Luke Runyon

Luke Runyon appears in the following:

Week In Politics: Executive Action, Keystone Pipeline

Friday, November 14, 2014

Audie Cornish talks with E.J Dionne of The Washington Post and David Brooks of The New York Times about issues that popped up during the first week in Washington since the midterms.

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Legal Marijuana Drives Booming Demand For Denver's Warehouses

Friday, November 14, 2014

Colorado law says the plant itself has to be grown indoors, but regulation and reluctant banks have made real estate hard to come by for pot entrepreneurs. The right property can go for millions.


Colorado, Oregon Reject GMO Labeling

Wednesday, November 05, 2014

Voters in Colorado and Oregon rejected measures to require labels on foods produced with genetic engineering. Meanwhile, voters in Maui, Hawaii, approved a moratorium on GMO crops.


Voters Will Get Their Say On GMO Labeling In Colorado And Oregon

Tuesday, October 07, 2014

Similar measures calling for labeling genetically modified foods have failed in recent years in California and Washington, and Vermont is being sued for the labeling law it enacted earlier this year.


To Stop Picky Eaters From Tossing The Broccoli, Give Them Choices

Wednesday, September 24, 2014

When healthier school lunch standards went into effect, many worried kids would toss their mandated veggies. But researchers say letting kids pick what they put on their tray can cut down on waste.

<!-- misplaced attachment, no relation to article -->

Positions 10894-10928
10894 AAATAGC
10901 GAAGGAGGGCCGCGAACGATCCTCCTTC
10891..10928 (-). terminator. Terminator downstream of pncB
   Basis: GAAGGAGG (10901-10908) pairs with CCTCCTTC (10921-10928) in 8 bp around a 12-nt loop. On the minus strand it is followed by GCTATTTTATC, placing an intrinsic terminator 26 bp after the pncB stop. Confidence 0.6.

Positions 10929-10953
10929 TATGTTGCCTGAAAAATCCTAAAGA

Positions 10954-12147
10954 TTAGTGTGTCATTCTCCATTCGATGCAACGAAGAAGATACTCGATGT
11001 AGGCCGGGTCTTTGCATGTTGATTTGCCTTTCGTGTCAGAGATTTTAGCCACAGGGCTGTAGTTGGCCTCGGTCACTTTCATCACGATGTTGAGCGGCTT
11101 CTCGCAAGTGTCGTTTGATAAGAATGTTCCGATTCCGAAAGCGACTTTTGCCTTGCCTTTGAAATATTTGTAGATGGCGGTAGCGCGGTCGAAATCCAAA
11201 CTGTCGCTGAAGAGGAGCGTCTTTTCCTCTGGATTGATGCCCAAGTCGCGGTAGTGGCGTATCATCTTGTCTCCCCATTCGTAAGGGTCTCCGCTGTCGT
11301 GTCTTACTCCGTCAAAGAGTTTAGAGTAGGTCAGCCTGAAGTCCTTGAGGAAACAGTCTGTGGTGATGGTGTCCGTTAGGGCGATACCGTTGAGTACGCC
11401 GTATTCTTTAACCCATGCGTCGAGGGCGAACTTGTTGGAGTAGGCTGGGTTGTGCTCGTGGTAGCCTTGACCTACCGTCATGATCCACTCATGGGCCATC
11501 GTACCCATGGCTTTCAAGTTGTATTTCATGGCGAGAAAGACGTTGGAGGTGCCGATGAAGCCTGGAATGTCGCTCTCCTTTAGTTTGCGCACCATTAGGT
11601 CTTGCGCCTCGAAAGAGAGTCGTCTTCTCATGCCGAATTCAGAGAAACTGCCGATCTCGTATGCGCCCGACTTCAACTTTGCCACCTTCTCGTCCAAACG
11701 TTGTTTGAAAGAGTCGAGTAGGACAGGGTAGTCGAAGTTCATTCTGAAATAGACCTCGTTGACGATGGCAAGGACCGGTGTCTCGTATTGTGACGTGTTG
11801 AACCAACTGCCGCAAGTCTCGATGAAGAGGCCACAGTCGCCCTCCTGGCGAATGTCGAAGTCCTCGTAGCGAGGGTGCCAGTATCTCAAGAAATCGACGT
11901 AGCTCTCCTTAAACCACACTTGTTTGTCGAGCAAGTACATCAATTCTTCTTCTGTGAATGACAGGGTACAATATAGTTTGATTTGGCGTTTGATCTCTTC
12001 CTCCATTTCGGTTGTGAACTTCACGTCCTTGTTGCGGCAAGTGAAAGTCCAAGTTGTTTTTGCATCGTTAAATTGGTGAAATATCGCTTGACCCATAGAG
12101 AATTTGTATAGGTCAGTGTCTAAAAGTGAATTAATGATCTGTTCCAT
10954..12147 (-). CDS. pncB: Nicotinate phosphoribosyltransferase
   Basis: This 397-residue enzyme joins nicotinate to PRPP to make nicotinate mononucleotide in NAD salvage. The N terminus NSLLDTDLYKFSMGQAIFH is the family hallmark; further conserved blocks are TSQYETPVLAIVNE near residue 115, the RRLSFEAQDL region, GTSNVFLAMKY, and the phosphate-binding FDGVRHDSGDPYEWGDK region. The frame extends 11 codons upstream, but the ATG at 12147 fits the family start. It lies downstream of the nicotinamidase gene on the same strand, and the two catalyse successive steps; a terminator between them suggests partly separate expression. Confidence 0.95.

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Colorado's Pot Brownies Now Come With Instructions

Tuesday, August 26, 2014

Colorado is rolling out regulations for the edible-marijuana sector, including "emergency rules," which spell out serving sizes. But for now, most of the dosage education is falling to pot shops.


In Changing America, Gay Masculinity Has 'Many Different Shades'

Friday, August 22, 2014

As attitudes toward homosexuality shift in the U.S., many gay men say that's created not just more legal freedoms but also greater freedom to express their gender identities.


Will Americans Buy Bug Snacks? Maybe ... If They're Funny And Cute

Thursday, August 07, 2014

The "ick factor" has kept consumers in the U.S. from eating crickets, locusts and mealworms. To convert skeptics, bug-food advocates are trying to win them over with sleek packages and clever names.


Industrial Hemp Could Take Root, If Legal Seeds Weren't So Scarce

Wednesday, May 28, 2014

After nearly 50 years of tight regulations, farmers in some states are now allowed to grow hemp seeds for experimentation. But it's still illegal to import viable seeds — which are in high demand.


The Latest Food Truck Theme Is Marijuana For Lunch

Wednesday, May 14, 2014

The food truck craze and recreational marijuana have now collided. MagicalButter, a Seattle-based company, says its Samich food truck is just one of many pot culinary ventures.


Ranchers Wary As U.S. Considers Brazilian Beef Imports

Tuesday, May 13, 2014

The U.S. wants to allow imports of fresh beef from Brazil, but the country's livestock has a history of foot-and-mouth disease. American ranchers worry about the risk and lower beef prices.